As I sit through presentations on ethnic studies at this year's CCTE conference, I find myself energized by the passion and creativity of the presenters, both university and K-12 faculty. I also find myself reflecting on the conservative critiques of the subject. The two primary accusations are that ethnic studies shine a light on the darker aspects of US history, thereby undermining the foundational myth, and that it divides Americans rather than unites them.
Both concerns are entirely unfounded. The ethnic studies movement, in its essence, is a project of unity and not division. It invites marginalized groups to augment history in a way that acknowledges their struggles and experiences. Far from weakening the American foundational myth, this approach strengthens it. The individuals I observe at this conference are not advocates for division but champions of equal respect and representation.
In contrast, the conservative alternative poses genuine risks. A rigid, exclusionary interpretation of history is a threat to America's identity and its democratic institutions. Notably, the Trumpist movement stands out as the sole faction in recent times that sought to seize control of the government and bypass the democratic process. And all these people claim to be patriots, just as they think nothing of eroding the country’s most fundamental institutions.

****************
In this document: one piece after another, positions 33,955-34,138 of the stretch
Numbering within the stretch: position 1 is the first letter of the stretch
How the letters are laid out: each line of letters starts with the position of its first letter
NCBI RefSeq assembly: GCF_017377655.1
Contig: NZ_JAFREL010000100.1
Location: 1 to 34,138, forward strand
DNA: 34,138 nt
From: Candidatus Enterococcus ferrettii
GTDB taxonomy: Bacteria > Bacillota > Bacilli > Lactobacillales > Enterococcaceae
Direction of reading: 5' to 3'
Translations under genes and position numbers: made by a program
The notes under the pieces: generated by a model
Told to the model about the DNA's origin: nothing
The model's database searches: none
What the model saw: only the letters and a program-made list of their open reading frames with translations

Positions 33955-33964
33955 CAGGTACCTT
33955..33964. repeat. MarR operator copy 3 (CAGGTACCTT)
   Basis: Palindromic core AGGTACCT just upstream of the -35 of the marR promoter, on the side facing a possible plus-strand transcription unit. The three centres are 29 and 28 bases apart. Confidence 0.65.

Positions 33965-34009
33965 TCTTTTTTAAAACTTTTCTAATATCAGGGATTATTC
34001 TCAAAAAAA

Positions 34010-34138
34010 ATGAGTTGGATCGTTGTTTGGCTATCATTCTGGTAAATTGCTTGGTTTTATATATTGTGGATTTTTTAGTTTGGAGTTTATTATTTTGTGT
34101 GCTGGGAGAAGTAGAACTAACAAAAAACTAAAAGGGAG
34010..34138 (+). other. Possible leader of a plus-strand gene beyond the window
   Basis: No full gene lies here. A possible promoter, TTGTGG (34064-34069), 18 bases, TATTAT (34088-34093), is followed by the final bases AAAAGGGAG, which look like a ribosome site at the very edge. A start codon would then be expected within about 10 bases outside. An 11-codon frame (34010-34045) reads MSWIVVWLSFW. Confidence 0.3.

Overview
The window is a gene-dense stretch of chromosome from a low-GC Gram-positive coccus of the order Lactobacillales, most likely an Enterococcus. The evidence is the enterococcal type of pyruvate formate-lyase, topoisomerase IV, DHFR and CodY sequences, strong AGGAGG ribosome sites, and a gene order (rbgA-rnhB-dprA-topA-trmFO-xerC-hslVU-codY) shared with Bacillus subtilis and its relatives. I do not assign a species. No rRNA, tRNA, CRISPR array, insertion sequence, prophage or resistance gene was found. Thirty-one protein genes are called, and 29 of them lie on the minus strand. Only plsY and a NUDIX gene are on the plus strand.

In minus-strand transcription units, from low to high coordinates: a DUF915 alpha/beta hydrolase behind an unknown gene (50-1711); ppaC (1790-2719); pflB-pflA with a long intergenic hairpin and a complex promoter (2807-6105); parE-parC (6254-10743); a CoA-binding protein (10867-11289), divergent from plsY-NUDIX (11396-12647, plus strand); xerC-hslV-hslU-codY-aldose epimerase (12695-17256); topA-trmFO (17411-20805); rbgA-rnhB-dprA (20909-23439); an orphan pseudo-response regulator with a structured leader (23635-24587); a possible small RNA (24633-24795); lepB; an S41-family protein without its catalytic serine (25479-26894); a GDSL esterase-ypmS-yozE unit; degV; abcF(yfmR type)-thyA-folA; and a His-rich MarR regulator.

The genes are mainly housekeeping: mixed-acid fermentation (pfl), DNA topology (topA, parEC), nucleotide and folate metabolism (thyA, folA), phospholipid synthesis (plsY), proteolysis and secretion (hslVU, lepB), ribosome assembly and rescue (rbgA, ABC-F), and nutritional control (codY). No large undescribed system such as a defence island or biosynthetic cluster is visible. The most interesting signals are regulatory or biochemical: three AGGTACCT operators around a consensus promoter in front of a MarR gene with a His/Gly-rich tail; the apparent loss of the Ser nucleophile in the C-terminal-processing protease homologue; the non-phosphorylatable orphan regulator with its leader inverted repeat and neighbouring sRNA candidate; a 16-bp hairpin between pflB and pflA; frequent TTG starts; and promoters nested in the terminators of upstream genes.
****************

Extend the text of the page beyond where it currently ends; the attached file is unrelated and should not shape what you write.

California's approach deserves the world's attention. The state is pioneering a sophisticated, well thought out method of preserving both American democracy and its civic unity. It achieves this by actively integrating previously marginalized groups into the larger narrative. Ironically, this mirrors the very concerns of conservatives: ensuring civil peace, democracy and stability that pave the way for economic prosperity. However, the liberal vision is forward-looking. A country that chooses to overlook its diversity is setting itself up for downfall. California and other blue states provide an alternative route, transitioning from a traditional exclusionary democracy to an inclusive multiethnic democracy. This new model promises enhanced stability because of its adaptability.
Conservatives and proponents of ethnic studies ultimately
share a common goal: preserving and protecting what is important. However,
their methods diverge. While conservatives opt for a simplistic approach, the ethnic
studies and its predecessor, the multicultural education, recognize that to
truly safeguard something valuable, one must change it, and change oneself.
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